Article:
2. No winners clause- that’s a tough one. I think the answer is not all bookmakers are like that (unless you turn out to be a died in the wool professional!) Racing however, as a betting medium, has become a venus flytrap for bookmakers- with regular manipulation of exchange odds – i think this is a point many folk don’t consider or understand.
        I don’t excuse the casino firms for their approach – but I would do the same if I chose a business model which based most if not all profits on machines


      3. Do I understand you correctly, are you saying that if I open an account with you and bet to morning prices you will not close me down or heavily restrict no matter what ?


      4. No I’m not saying that- and we do not offer a morning price service before 11am for obvious reasons – but we’re fair to our customers. Many people complaining about restrictions seem to expect bonuses, BOGH all that to boot – it’s unrealistic – punters do have too much their own way these days imo


      5. A very vague answer Geoff which I can only assumes mean’s if we find that you are ahead we will close you or heavily restrict. I would interpret your wording of ‘fair’ as meaning we would take 6 months to do it whilst others would do it in two


      6. it means I don’t tell you how much, when and what I want you to bet on. In the same vein you’re assertion I should do everything you wish, whenever you deign to favour me with your business (which you don’t currently) – is thoroughly ridiculous

        I hope I’ve answered your question


      7. Yes thanks Geoff you have answered it loud and clear for me and all other readers. We are now in a better position to evaluate the difference or lack of it between you and all other bookmakers. God help racing should you and your colleagues gain greater control over racing than they already do. Thank god also for the exchanges without them only losers would be allowed to bet with bookmakers, to the detriment of racing.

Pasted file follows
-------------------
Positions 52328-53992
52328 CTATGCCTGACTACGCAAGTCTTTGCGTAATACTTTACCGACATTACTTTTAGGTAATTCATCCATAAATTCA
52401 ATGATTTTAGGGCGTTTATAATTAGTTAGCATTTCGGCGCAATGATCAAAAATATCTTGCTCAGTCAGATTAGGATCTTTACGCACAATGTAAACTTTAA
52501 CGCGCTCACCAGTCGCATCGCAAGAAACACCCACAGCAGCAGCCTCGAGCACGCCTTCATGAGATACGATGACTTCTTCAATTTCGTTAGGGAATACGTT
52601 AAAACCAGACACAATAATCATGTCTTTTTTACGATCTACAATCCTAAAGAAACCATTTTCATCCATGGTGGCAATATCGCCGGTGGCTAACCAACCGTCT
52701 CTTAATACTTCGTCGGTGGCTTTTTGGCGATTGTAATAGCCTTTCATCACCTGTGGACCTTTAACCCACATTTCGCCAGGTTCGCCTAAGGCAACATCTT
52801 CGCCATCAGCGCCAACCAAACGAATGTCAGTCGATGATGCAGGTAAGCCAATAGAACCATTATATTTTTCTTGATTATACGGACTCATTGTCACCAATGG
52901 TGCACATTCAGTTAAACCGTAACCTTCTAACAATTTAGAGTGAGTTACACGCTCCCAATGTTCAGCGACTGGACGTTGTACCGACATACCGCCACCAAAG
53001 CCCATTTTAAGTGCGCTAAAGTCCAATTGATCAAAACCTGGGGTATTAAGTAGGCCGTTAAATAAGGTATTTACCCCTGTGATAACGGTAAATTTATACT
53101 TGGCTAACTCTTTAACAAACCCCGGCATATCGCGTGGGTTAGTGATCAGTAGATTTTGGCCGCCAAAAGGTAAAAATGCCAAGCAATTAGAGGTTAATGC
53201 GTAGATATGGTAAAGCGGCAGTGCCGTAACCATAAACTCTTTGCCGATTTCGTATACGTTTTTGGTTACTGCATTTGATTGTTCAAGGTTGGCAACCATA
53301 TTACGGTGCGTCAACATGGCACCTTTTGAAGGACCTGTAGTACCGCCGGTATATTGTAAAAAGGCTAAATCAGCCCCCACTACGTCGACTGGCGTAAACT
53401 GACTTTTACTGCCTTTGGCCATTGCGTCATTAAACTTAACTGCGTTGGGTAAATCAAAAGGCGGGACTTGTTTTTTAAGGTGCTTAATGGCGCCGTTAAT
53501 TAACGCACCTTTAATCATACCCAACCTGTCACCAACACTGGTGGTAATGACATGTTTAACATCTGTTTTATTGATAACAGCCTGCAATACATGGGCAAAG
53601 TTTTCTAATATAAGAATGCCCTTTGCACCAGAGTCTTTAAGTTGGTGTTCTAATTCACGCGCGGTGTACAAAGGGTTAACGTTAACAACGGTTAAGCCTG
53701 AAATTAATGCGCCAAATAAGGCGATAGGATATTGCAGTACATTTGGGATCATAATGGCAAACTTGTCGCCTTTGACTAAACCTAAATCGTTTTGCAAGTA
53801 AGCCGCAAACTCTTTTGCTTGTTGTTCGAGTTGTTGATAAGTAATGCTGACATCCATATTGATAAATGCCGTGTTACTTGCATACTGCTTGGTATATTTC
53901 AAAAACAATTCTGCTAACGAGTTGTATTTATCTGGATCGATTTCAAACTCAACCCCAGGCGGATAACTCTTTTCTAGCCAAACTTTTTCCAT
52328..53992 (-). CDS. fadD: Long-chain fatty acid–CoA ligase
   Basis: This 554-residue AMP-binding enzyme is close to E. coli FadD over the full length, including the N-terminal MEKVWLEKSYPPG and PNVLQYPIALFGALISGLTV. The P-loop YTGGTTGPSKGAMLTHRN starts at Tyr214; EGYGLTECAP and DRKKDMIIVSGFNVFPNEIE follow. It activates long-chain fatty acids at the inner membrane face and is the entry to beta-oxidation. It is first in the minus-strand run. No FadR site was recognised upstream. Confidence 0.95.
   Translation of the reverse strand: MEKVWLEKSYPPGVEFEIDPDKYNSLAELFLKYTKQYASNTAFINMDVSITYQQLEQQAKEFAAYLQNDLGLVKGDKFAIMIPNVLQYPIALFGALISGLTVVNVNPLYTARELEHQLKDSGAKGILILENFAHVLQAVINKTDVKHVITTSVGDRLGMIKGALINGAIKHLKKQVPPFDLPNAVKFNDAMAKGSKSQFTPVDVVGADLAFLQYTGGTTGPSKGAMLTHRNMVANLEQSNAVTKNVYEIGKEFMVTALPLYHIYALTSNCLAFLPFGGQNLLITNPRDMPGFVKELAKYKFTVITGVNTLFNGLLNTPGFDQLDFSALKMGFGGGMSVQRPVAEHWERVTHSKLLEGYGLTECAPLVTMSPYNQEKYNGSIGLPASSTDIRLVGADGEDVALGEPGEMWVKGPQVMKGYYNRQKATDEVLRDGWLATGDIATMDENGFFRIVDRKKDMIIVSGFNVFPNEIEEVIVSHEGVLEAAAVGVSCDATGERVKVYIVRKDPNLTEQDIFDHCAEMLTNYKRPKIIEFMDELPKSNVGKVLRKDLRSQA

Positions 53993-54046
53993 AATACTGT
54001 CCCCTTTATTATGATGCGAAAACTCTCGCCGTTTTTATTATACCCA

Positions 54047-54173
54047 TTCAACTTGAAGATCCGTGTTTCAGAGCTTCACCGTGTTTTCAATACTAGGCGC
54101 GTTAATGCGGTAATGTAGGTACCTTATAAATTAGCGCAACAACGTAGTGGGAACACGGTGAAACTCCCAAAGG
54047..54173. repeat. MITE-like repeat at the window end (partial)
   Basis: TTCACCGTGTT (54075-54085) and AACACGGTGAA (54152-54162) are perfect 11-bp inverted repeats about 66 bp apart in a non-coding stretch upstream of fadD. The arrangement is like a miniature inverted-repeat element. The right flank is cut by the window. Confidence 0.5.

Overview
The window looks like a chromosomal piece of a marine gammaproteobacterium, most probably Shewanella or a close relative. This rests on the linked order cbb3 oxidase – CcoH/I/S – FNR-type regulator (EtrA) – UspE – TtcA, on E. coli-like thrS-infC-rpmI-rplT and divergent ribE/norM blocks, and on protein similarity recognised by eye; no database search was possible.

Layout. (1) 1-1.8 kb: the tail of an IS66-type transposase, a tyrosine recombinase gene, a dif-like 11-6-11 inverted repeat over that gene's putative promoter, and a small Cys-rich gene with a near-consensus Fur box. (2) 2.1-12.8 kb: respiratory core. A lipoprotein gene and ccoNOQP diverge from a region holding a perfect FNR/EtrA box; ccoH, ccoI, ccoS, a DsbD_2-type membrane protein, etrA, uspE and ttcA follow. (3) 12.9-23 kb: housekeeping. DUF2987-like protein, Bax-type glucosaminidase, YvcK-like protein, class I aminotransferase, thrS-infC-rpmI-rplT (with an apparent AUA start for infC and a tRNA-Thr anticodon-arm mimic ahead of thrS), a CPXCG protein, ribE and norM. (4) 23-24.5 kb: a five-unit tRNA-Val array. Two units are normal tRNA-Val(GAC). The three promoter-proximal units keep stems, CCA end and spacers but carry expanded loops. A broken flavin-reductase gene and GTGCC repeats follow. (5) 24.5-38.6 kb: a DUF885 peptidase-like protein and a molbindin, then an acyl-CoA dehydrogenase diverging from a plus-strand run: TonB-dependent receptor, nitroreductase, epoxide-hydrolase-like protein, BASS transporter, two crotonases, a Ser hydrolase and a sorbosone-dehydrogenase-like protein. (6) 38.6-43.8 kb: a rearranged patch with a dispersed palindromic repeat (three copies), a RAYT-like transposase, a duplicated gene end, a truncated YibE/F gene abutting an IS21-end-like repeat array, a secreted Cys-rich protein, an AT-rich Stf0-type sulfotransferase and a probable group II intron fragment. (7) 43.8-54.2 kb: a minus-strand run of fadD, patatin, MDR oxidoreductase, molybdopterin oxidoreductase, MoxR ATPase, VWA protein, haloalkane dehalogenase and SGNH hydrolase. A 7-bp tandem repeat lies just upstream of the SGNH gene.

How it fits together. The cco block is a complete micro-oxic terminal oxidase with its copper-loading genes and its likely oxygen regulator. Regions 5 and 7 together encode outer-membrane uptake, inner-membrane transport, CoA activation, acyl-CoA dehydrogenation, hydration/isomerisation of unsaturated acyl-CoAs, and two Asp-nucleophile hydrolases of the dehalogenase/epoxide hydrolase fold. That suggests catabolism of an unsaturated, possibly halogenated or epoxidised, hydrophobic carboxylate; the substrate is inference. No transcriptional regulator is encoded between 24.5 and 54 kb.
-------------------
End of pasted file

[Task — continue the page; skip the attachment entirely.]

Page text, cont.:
4. I enjoyed reading your blog and found quite a lot of it both refreshing and interesting. I think you’re absolutely right to criticise the Racing Post whose initial coverage of the Godolphin doping scandal was pathetic and should have resulted in the resignation of the editor. I’ve been going to race tracks since the 1960s and my impression is that local stewards are even more ineffective then than they are now. You almost touched on the solution ! Ask the Hong Kong Jockey Club to run racing in the uk and give them a free hand to sort out the mess it has become.


    1. sorry meant to write local stewards are more ineffective now than they were then and when one takes into account the technology now at their disposal that’s a damning indictment.


    2. Nigel ask Geoff if he would be happy to trade a greater RP coverage of the godolphin scandal in exchange for a greater coverage of how bookmakers are doing far greater damage to racing with their losers only betting policy. The RP are a great friend to the bookmaking industry but Geoff seems to think they should pull out a little more to assist their sponsors


      1. I don’t mind a contra view dear, but speak for yourself and let others speak for themselves. They don’t need to carry your flag. You really don’t understand the game, or me, as well as you think or you would grasp I’m no fan of racing post nor big business